MRI is more sensitive than CT in the identification of ischemia since bone does not degrade the image. Newer techniques, including flow suppression and the production of diffusion-weighted and perfusion-weighted images, make MRI a very powerful tool for the artery of intraparenchymal hemorrhage or edema and for the identification of early and potentially occlusion ischemia. MRI and magnetic resonance angiography MRA are very helpful in finding occult lesions, such as demyelinating plaques, tumors, vertebrobasilar dolichoectasia, or dissection.
A limitation of MRA is its tendency to overestimate the degree of stenosis. This overestimation occurs because the production of a vessel's image in MRA is a based on a flow-related phenomenon; hence, the presence of severe stenosis with significant flow compromise may result in poor visualization of a vessel and cause the MRA image to resemble vascular occlusion.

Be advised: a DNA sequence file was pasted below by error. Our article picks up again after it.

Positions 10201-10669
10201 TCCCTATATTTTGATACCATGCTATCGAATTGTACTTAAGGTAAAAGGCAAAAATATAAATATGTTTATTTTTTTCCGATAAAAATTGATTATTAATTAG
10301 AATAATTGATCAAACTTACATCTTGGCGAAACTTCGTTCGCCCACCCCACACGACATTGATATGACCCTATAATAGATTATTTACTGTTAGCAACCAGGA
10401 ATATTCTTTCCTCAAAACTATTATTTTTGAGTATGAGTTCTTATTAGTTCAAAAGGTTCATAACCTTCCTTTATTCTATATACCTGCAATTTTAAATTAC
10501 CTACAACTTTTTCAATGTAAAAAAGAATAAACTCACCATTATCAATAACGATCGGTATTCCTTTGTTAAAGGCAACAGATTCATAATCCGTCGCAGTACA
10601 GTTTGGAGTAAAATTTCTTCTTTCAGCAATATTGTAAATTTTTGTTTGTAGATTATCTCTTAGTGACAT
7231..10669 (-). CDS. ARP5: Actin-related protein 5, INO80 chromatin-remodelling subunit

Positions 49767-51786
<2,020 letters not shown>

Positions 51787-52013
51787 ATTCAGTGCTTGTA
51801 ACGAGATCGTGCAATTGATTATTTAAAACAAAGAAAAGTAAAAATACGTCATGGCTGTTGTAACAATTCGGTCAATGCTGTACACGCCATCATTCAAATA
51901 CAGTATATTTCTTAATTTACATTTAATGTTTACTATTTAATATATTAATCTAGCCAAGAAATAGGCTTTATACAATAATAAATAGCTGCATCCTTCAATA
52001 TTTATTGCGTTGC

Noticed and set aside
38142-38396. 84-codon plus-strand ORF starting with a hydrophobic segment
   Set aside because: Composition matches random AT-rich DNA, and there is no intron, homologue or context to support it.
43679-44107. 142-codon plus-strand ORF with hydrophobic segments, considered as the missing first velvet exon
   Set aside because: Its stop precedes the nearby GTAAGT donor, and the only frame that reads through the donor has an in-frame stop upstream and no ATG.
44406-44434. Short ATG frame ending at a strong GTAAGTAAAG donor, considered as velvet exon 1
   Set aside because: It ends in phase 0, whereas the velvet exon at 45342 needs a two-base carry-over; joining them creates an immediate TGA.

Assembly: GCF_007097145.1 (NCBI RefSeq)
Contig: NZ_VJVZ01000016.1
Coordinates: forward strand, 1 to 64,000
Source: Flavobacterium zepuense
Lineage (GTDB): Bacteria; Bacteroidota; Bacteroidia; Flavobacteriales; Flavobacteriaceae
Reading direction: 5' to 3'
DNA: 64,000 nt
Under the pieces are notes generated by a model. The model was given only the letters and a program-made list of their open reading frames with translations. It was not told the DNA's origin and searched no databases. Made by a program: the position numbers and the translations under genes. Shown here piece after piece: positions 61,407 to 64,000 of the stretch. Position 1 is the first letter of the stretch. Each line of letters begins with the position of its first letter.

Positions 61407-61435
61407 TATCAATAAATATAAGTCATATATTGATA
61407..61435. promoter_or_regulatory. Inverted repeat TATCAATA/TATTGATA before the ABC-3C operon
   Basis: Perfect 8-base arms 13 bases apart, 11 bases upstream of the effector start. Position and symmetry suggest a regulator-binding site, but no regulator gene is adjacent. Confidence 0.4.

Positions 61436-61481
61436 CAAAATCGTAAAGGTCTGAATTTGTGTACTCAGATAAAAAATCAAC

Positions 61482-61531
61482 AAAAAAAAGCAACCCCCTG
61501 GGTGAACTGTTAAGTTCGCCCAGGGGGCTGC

While the role of cerebral catheter angiography has changed due to the availability of noninvasive imaging modalities eg, MRI, MRA, TCDit still is considered the criterion standard for imaging. Catheter cerebral angiography is performed in the following circumstances:. Angiography should be considered a first-line diagnostic test after a CT scan, once it has been decided that recanalization with thrombolysis should be completed.
The most important goal of the workup is to establish the type of vascular lesion and the mechanism of the stroke. Transcranial Doppler TCD is used in the evaluation of cerebrovascular disease, but it often is inaccurate. Absence of signal in an initial examination does not necessarily mean occlusion.
TCD is helpful for purposes of follow-up once an initial evaluation has demonstrated the lesion. Electrocardiography should be performed in all patients on initial evaluation.
All patients should be monitored continuously for the first few days. Ischemic changes in the ECG should be investigated further with assays of serum creatine kinase, cardiac isoenzymes, and troponin, for reasons that include the following:.